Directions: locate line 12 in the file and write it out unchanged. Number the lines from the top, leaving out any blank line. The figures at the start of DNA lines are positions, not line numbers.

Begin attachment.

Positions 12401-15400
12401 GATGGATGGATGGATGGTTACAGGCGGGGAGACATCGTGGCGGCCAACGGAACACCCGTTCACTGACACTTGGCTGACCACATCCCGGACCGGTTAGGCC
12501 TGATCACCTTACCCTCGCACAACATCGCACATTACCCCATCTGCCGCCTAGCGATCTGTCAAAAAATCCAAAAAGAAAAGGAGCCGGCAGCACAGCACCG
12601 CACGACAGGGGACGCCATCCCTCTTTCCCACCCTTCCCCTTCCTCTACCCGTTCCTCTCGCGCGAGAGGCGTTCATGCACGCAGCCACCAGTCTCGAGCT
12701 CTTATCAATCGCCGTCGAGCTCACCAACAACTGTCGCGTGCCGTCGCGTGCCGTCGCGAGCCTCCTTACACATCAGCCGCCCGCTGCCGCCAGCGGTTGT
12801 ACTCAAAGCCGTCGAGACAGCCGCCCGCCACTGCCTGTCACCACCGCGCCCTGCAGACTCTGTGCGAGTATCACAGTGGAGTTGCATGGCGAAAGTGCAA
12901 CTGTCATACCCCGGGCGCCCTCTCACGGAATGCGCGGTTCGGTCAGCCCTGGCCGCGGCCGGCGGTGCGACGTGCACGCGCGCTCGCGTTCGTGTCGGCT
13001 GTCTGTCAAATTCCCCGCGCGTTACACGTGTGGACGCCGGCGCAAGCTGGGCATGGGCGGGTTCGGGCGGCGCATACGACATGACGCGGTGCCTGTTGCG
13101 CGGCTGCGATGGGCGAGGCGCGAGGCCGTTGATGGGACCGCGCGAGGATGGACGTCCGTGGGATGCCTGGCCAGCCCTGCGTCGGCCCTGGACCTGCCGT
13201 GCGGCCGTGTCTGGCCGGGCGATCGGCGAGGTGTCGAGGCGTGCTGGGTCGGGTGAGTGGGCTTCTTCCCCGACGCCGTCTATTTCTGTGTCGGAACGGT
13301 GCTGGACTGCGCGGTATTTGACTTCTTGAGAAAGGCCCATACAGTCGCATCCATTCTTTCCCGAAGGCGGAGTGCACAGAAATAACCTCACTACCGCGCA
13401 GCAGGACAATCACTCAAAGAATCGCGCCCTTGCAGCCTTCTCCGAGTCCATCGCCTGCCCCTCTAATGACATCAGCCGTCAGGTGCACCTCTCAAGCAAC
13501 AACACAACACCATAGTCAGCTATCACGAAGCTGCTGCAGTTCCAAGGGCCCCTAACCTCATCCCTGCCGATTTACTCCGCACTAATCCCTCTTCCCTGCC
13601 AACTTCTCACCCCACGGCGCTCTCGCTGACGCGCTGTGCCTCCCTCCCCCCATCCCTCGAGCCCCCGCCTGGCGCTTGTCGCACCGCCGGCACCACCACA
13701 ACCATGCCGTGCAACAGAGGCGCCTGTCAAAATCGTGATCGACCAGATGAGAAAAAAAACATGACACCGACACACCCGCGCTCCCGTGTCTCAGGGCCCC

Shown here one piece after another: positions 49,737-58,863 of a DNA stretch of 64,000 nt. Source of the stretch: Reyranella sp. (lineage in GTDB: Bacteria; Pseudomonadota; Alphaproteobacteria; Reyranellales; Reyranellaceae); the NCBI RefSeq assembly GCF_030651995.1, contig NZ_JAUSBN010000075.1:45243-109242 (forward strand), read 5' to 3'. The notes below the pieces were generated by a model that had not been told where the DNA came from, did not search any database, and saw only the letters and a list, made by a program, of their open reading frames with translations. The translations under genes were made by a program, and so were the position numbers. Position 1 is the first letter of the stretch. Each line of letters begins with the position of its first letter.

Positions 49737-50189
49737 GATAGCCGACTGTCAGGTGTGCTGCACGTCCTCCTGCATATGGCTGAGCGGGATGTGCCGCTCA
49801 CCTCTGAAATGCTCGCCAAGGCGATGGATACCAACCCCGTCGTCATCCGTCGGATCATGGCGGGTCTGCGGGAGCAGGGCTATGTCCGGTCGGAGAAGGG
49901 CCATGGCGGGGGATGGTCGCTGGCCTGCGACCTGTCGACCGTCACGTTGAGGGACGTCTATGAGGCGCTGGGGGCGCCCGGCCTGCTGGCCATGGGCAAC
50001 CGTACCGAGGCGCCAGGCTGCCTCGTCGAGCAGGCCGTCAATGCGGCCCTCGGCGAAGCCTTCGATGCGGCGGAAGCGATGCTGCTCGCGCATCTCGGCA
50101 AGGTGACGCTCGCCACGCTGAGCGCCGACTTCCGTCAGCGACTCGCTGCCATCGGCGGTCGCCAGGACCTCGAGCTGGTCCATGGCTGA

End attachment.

13401 GCAGGACAATCACTCAAAGAATCGCGCCCTTGCAGCCTTCTCCGAGTCCATCGCCTGCCCCTCTAATGACATCAGCCGTCAGGTGCACCTCTCAAGCAAC